To the editor: As I read David L. Ulin’s piece about his recent visit to Manzanar in the Owens Valley, I could not help but wonder if we had visited the same place. My teenage daughters and I did not need a fully recreated camp to understand the injustice done to Japanese Americans there during World War II.
Row upon row of internee barracks’ foundations serve as a stark reminder of the xenophobia that laid them. Fully reconstructed buildings are not required; a little imagination is.
Walking around Manzanar reinforces its isolation — there is almost nothing in sight but mountains and desert scrub — and the brutality of its climate. And the wind — the unceasing wind.
It does not take a particularly creative mind to imagine the inhumanity of the camp. Manzanar’s minimalism forces the visitor to do just that.
David Eaton, Rancho Palos Verdes
To the editor: Apparently, Ulin prefers history visualized in brick and mortar as a kind of Disneyland of “shame.” As for Manzanar, Ulin did not describe the fine interpretive exhibitions or historical movie.
I have attended both with friends who lost family members in Europe during the Holocaust. Their reactions were profound and personal. While they did not describe Manzanar as a “concentration camp,” it clearly represents the first step toward that unthinkable evil.
As an archaeologist and former member of the National Park System Advisory Board’s National Landmarks Committee, I was privileged to participate in the review process for Heart Mountain Relocation Center in Wyoming and the Central Utah Relocation Center, where together nearly 19,000 Japanese Americans were interred.
The human experience of these sites, and of Manzanar, is presented within each desolate, windswept landscape. A poem written by a Heart Mountain internee was read during the National Landmark status presentation for that site. It speaks louder than any reconstructed building:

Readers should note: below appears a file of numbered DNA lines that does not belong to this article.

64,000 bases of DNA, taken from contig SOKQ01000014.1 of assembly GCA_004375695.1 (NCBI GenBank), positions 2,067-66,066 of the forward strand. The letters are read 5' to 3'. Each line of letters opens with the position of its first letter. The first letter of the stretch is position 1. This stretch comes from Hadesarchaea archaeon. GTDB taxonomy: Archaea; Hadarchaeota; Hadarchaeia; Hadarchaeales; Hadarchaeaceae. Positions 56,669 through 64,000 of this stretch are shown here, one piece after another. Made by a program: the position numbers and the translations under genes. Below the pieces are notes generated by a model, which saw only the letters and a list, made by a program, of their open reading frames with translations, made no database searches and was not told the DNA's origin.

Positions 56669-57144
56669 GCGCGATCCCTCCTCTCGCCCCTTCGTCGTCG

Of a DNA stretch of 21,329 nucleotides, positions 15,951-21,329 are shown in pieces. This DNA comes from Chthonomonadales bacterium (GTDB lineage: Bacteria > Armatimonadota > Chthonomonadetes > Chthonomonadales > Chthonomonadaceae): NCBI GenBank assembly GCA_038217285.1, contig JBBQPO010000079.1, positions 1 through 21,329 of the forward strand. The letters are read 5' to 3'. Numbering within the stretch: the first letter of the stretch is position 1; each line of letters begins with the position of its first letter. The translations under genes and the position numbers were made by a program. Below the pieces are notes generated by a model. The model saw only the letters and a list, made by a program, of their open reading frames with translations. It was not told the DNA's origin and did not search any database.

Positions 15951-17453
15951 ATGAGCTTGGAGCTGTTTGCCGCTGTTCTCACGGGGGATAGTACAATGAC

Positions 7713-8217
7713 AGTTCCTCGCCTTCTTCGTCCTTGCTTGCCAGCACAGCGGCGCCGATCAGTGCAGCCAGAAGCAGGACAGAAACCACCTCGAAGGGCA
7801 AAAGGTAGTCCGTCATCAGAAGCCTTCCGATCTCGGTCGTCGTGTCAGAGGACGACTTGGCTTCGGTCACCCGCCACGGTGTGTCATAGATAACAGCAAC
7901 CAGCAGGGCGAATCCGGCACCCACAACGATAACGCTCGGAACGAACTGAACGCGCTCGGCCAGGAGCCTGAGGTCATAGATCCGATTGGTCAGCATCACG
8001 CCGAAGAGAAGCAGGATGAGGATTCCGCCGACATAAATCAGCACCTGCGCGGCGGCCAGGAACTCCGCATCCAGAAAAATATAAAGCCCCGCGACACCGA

“Snow upon the rooftop/ Snow upon the coal/ Winter in Wyoming/ Winter in my soul.”
Jo Anne Van Tilburg, Los Angeles
The writer is an associate researcher at the UCLA Cotsen Institute of Archaeology.
To the editor: President Franklin D. Roosevelt acted not out of xenophobia toward Japanese Americans, but rather his intent to protect citizens after a horrendous act of war perpetrated by the Empire of Japan.
It is fairly easy, 73 years after the resolution of the conflict, to Monday-morning quarterback his actions, but I don’t remember many who thought his response to keep us safe was worthy of shame.
Having lost a number of family members in that colossal conflict, I have felt a tremendous number of emotions, but shame is not one of them.
William David Stone, Beverly Hills
To the editor: During a family vacation more than 40 years ago, my father pulled our car to the side of the road along that deserted stretch of highway bordering Manzanar. I don’t believe there was much at all to see, but my father knew what was there.
As we stood looking toward the remains of the camp, he told me a childhood story about his Japanese neighbors and a young friend who suddenly had to leave. He guessed that the family ended up in Manzanar and described what the camp was.
My father didn’t have to say anything about how terrible this was; I understood it in his voice and in the story that stayed with him for decades. The memory of him on the road next to Manzanar stays with me still.
Jeff Francisco, Riverside